Catching the wind

Modern designers of interior climate control can learn a thing or two from traditional windtowers and windtunnels

-- WEATHER and climate exercise tremendous influence over human wellbeing and health. Humans make dwellings for themselves to escape the vagaries of climatic variations. Sitting in the relative comfort of our airconclitioned offices and homes - between a past in which electricity was unimaginable and a future in which it probably will be unaffordable - we are forced to ask whether the price that we are willing to pay for our modern lifestyles is too high.

Living well beyond our means today, we have, with total unconcern, relegated our problems of energy to the back- ground. It is time we realised that as humans, it is our responsibility to put a stop to the exploitation of the irreplenishable - whether energy, environment, flora and fauna, or archeological sites. Conservation is the watchword today.

The '70s oil crisis forced the international community to think seriously of conserving energy. According to calculations, the building industry was the major consumer of energy; almost Ii3rd of the total energy consumed in the us was used for heating and cooling the country's buildings, leading to the rediscovery of the sun, wind, water and biomass as natural methods of controlling temperature. The term "solar passive architecture" was coined during this period. However, traditional systems cannot compare favourably with modern airconditioners. As their limitations became apparent, people lost interest and architects dismissed them as being "too expensive". The high cost of energy came to be accepted as another inevitability of day-to-day existence.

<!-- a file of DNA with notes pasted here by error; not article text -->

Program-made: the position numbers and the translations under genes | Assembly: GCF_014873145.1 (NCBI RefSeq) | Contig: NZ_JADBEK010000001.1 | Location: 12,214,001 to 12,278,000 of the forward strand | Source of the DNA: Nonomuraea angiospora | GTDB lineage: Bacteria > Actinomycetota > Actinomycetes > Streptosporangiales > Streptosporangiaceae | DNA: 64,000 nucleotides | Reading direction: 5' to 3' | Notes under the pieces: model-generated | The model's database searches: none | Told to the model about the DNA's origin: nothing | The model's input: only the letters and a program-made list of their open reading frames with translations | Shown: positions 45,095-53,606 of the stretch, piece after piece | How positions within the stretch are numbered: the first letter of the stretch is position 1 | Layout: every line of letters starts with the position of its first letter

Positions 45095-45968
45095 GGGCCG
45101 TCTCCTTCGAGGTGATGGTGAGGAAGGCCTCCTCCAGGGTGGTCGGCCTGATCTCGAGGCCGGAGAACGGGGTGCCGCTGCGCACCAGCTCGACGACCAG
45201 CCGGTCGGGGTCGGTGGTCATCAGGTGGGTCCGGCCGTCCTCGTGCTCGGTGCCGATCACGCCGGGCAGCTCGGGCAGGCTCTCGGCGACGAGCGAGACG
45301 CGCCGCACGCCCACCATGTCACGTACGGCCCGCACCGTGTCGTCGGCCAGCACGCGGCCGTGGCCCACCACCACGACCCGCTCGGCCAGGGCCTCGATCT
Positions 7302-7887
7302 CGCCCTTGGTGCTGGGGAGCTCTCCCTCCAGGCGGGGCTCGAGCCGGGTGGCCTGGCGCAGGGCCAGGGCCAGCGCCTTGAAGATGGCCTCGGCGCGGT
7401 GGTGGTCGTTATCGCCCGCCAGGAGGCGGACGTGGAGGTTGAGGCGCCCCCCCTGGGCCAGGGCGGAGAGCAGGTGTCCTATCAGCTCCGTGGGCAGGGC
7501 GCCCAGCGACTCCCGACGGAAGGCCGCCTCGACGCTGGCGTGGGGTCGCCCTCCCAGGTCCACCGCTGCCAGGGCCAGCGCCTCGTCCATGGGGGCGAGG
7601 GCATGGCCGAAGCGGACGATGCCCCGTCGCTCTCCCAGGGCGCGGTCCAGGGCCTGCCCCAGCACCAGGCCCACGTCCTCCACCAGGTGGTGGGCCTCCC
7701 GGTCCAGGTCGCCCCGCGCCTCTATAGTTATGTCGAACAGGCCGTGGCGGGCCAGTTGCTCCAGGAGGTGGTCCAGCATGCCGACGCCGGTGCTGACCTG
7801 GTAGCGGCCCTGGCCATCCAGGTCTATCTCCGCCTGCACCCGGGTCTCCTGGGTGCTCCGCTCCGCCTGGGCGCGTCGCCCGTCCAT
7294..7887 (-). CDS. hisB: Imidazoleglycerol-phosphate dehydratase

Undoubtedly, our requirements today are greater than what our foreparents needed 100 years ago. Compared to airtonditioners, solar passive architecture is expensive and ineffective in most climates. On the other hand, it can help reduce the load on an airconditioning system by over 25 per cent. Every region in the world offers excellent examples of naturally cooled or heated buildings, be it the igloos of the Eskimos, or the Mesa Verde native American settlerent in Colorado, USA.

Humans, when confronted with extreme climates, have usually exploited any one of the 4 factors which affect their thermal comfort - the movement of air, temperature, relative humidity and radiation. For example, prevailing wind and breezes are utilised in a dry climate. By properly orienting and locating a building, the Hot air cools on coming in wind can be directed into it using contact with windcatchers and windtowers, which cool tower have been the subjects of much experimentation recently.

The exchange of heat between a bullding and the air surrounding it Tower is depends, among other things, on the cool during velocity of the air; the greater the speed of air, the greater will be the 'heet exchange. Consequently, to rernove heat from a building, the pencool air etration of wind should be facilitated. descends It has been observed that the quality of the surfaces over which a wind blows before coming in contact with the building affects its temperature. Ground Evaporation cools a hot wind when it level is passing over a water basin.